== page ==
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Ditch Statewide Tests and Just Use SATs Instead, Educators Say

A growing number of educators are calling for schools to ditch statewide standardized tests, and instead mandate that all high school juniors take college entrance exams.

At the heart of the movement: Should achievement for high school students be measured by their mastery of a set of standards, or by how ready they are for college?

As of now, four states — Colorado, Connecticut, New Hampshire, and Maine — have received the green light from the government to abandon traditional standardized exams in place of the SAT, which is designed to predict college readiness. Thanks to the recently passed federal Every Students Succeeds Act, the states will use the new version of the SAT — its biggest makeover in a decade — when it debuts in March.

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Arkansas, Wisconsin, and Wyoming will use the ACT for the same purpose, and ACT officials say they are talking to 10 other states who wish to follow suit, according to Education Week.

For the college entrance exam industry, this is a chance to stay relevant at a time when colleges are increasingly considering going test-optional for admissions.

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But not everyone thinks it will be in the best interest of students.

In a blog post, father and former Connecticut House of Representatives member Jonathan Pelto said he is refusing to let his daughter take the state-mandated SAT in March.

The redesigned SAT may cover math that not all high school juniors have been exposed to yet, Pelto argued, adding that many elite schools like Stanford, Yale, and Duke require students report all SAT scores when they apply for admission. Though the College Board has a process for canceling scores immediately after students take an exam, it's unclear if canceled scores could still be used for state assessment purposes, and students can't see scores before they choose to cancel them.

Pelto also questioned whether tests designed to measure college readiness are appropriate evaluation tools for high schools and teachers, and whether they should be used in place of traditional assessment tests.

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"Connecticut's decision to switch to the SAT for the 11th grade mastery test achieves multiple goals," Abbe Smith with the Connecticut Department of Education told NBC News. "First, it eliminates duplicative testing and reduces over-testing, a concern we heard loud and clear from parents and students alike. Second, it creates greater equity in the college application process by allowing all students to take the SAT for free and, if they choose to do so, use that score to apply for college."

The test is "aligned to the state's college and career readiness standards, which aim to make sure all Connecticut students graduate high school with the skills and knowledge to achieve success in college, career and life," she added. And it's just one of multiple indicators used to evaluate student and educator success, she said.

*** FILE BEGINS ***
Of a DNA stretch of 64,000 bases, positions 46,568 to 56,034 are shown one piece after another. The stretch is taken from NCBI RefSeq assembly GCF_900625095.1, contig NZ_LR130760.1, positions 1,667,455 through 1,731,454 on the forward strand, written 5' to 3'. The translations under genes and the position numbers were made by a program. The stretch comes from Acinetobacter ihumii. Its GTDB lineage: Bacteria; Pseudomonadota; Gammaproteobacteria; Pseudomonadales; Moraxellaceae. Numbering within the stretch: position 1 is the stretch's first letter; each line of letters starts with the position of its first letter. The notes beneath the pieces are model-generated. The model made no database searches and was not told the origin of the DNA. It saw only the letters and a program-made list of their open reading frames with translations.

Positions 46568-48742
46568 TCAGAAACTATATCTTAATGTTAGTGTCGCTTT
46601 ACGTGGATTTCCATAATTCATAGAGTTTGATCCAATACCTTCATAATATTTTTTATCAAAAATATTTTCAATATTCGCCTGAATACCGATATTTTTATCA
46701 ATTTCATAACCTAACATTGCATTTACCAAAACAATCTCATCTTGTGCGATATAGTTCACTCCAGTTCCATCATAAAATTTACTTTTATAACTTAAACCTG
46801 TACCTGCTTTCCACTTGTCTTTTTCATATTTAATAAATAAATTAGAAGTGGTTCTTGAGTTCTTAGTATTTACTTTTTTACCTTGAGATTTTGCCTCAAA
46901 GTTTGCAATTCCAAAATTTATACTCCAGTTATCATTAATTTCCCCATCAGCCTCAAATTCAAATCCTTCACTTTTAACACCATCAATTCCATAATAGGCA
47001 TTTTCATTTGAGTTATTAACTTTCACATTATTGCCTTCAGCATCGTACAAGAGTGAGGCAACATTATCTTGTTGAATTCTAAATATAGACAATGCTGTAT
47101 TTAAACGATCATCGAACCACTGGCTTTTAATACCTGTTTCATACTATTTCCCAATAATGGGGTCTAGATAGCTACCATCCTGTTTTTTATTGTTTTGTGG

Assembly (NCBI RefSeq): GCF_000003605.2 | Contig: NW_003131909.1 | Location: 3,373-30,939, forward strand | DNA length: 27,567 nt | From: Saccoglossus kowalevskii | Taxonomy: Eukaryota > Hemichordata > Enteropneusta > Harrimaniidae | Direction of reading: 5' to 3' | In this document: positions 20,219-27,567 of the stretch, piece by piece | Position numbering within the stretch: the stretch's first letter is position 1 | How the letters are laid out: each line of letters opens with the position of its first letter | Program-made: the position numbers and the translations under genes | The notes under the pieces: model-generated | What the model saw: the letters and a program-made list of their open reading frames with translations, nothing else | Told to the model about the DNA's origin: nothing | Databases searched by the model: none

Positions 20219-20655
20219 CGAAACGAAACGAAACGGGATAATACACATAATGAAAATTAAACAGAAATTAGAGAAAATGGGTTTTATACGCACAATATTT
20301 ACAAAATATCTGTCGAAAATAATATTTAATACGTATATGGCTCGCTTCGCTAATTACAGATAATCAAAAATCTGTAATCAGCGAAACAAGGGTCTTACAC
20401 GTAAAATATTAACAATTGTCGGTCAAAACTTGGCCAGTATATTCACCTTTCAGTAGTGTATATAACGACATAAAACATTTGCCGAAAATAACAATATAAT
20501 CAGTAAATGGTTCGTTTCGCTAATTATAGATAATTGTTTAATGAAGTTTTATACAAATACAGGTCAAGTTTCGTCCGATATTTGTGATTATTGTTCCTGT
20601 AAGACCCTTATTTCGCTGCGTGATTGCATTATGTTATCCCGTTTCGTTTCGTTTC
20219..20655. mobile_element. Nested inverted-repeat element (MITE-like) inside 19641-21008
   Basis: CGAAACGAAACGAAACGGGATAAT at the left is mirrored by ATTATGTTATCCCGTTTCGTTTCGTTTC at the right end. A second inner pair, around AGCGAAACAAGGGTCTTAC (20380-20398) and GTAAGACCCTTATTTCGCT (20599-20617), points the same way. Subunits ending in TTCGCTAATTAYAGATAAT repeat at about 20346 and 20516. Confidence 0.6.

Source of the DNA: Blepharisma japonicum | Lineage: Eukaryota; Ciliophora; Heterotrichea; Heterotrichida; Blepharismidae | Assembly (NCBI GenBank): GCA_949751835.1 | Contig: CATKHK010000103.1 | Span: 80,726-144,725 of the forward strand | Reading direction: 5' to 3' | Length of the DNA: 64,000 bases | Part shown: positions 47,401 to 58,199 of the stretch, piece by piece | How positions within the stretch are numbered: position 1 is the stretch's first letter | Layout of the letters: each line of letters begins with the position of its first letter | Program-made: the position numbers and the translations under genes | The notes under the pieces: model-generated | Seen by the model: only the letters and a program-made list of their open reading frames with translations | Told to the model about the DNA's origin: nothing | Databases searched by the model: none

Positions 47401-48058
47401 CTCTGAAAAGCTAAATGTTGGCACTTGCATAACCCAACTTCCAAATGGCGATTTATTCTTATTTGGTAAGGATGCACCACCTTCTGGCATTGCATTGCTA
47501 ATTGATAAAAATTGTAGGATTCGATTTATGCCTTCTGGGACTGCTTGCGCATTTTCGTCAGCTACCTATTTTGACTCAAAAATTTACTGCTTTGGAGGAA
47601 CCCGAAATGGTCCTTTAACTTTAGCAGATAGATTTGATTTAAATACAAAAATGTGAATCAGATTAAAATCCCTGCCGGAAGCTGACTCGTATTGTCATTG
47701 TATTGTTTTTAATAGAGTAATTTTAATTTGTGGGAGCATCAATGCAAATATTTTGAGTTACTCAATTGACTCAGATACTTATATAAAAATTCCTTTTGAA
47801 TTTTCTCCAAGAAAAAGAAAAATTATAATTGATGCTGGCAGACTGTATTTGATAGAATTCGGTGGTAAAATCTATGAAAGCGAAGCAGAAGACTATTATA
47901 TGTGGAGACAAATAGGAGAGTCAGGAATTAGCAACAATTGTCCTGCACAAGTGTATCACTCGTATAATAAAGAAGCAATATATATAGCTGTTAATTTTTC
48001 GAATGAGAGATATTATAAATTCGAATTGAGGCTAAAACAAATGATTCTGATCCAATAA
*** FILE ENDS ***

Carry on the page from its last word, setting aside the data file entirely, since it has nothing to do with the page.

The College Board echoed that the move will benefit high schoolers.

Image: SAT Books
SAT preparation books are seen on a shelf at A Clean Well Lighted Place For Books bookstore in San Francisco on Aug. 26, 2003. Justin Sullivan / Getty Images

The new SAT "is focused on the few things that research shows are essential for readiness for college as well as career training programs and in so doing better reflects what students are learning in high school," the College Board said in a statement to NBC News. "Additionally, throughout the redesign process, the College Board worked with teachers and educational leaders in K-12 and postsecondary education. Their advice and counsel factored heavily into the decision to better align the SAT with classroom work."

Not all parents are upset. Laura Donnelly, who also has a high school junior in Connecticut, said, "I was somewhat happy when I heard that they would use that as a standardized test as I feel it's another opportunity to practice."

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But she does have questions. "What are the ramifications or consequences of him doing poorly on this test? Will he not graduate? Will the school lose state or federal funding? If those are not possibilities, I have no problem with him taking the test."

Sara Harberson, the founder of Admissions Revolution and the former dean of admissions at Franklin and Marshall College, said the strategy will have winners and losers.

"The winners in this case will be the standardized testing companies, who will collect a payday and keep their tests relevant," she said. But she said she doubted that the redesigned SAT will live up to its purpose.

"Time has not made these tests more engaging or fair for students. It has only shown us of how far from perfect these tests are in predicting success in college and beyond."